There is this tendency to infantilize adoptees, which is also why I think it’s become so normal for adoptive parents to speak for us. What other population of adults do you know where it’s normalized for strangers to ask personal questions about your family connections or about whether you have a “good relationship” with your parents? You’re judged on whether you are a “good” or “well-behaved” adoptee. You’re treated like a child well into adulthood.
Even adoptees who had a “good” experience with their adoption can still experience feelings of loss—loss around their identity, their birth parents, or just generally struggling with what it means to have been adopted. It’s important that we listen to these nuances from adoptees—especially in transracial placements. A lot of us grow up without any racial or cultural context, and we are placed in communities that are mostly white. There is no real space to explore who we are.
This was my experience, and it felt severely isolating. Adoption trauma is very real, and I don’t think there are enough public resources for how to deal with it. What’s great is there are a lot more adoptee advocates out there. They are a huge community on social media, and I follow many of these people on Instagram and TikTok, including Lina Vanegas, JaeRan Kim, Cam Lee Small, Adoptee Voices Rising, and many others. They are contributing to a real shift by leading these brave public conversations and serving as a resource for adoptees. There is also a wave of adoptee social workers and academics, many of whom are from South Korea because we were one of the first big waves of adoption. Many of us are adults now delving into this work in important ways.
I’m a South Korean adoptee, and it’s been my experience that there’s so much adoption history people are unfamiliar with. South Korea was devastated by the Korean War. The war led to hardship and poverty for families, and this is why adoption from South Korea started. Another important piece of this history is that there were a lot of multiracial children in South Korea after the war whose fathers were men in the U.S. military. During the war, the president of Korea wanted multiracial children removed from the country. I stress this point because this history complicates the narratives we usually hear about these adoptions. These weren’t altruistic stories where adoptive parents are heroes for deciding that adoption from war-torn South Korea was the right thing to do. It was actually this dark history and these racist conditions that made adoption from South Korea possible.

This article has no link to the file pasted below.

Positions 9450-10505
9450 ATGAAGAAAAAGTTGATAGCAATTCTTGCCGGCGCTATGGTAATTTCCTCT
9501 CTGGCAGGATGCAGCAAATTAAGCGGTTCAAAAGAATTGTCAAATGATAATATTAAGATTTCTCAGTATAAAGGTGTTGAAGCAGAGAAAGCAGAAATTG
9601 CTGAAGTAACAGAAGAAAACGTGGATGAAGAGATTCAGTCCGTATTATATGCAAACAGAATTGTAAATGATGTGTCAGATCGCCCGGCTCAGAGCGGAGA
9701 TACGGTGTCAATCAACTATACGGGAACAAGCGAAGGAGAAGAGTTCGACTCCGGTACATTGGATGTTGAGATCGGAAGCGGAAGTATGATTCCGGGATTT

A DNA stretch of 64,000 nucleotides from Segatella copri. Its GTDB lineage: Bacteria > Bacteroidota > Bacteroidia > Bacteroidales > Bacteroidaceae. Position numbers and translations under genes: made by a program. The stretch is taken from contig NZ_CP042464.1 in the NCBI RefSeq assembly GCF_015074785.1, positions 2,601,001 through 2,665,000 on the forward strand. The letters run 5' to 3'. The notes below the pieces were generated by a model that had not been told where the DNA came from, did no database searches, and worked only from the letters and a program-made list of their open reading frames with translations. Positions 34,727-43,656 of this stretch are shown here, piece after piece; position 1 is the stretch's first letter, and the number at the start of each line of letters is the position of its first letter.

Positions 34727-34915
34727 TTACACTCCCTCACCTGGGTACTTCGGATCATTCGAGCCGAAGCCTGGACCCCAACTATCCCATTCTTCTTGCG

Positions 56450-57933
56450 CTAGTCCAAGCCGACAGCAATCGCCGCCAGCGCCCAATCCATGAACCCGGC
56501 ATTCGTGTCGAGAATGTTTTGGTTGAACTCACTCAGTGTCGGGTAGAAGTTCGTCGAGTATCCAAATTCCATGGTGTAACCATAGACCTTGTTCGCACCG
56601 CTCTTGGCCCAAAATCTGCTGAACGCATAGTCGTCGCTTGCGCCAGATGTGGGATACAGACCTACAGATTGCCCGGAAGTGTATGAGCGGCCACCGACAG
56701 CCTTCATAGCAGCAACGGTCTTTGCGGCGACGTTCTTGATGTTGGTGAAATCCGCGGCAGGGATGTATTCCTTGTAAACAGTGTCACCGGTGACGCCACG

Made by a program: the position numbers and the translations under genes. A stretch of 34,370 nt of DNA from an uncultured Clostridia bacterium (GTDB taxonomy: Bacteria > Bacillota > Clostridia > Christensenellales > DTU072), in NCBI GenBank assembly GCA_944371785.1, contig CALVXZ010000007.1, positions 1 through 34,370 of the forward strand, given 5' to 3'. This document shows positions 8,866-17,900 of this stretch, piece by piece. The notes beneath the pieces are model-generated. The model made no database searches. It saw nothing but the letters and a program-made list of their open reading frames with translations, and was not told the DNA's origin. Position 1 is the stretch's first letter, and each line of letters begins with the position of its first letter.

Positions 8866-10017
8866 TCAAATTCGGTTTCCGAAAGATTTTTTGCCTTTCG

Right-wing movements have taken hold of adoption narratives. Because of that, and because there’s a fear that talking about adoption will detract from efforts to advance and sustain abortion rights, reproductive justice movements have been reluctant to talk about adoption. This does a disservice to our movements because adoption touches on so many reproductive justice issues and adoptees can be a powerful force for building the movement and acting as political allies. Many of us are looking for a movement home in this way.
What upsets me is that adoption almost always gets neutralized as a political issue when it’s so demonstrably political. It reminds me of something interesting I read recently, which is that Democrats and Republicans disagree on abortion but agree on adoption.
I think it’s important to dispel the myth that adoption is an alternative to abortion. Research from Gretchen Sisson, an amazing sociologist who studies abortion and adoption, found that most people who are seeking an abortion know about their adoption options and would not choose adoption unless they absolutely had to. Even in cases where they were turned away from getting an abortion, only a very small percentage opted for adoption. Most ended up parenting.
The whole thing about choosing between adoption and abortion is a myth. The real choice is between abortion and a kind of forced parenthood that is only going to become more common now that Roe v. Wade is overturned. We can’t talk about this without also talking about maternal mortality rates and the way Black women are at serious risk when they give birth in the U.S. It’s never risk-free to force somebody to remain pregnant and give birth and then relinquish that child. There are also so many layers of trauma in that.
This is an especially good time for our movements and our country to talk about adoption. I don’t even think we can fully wrap our minds around the devastating consequences these sweeping abortion bans will have over time. If there were ever a moment to disrupt the myth that adoption is an alternative to abortion, the moment is now.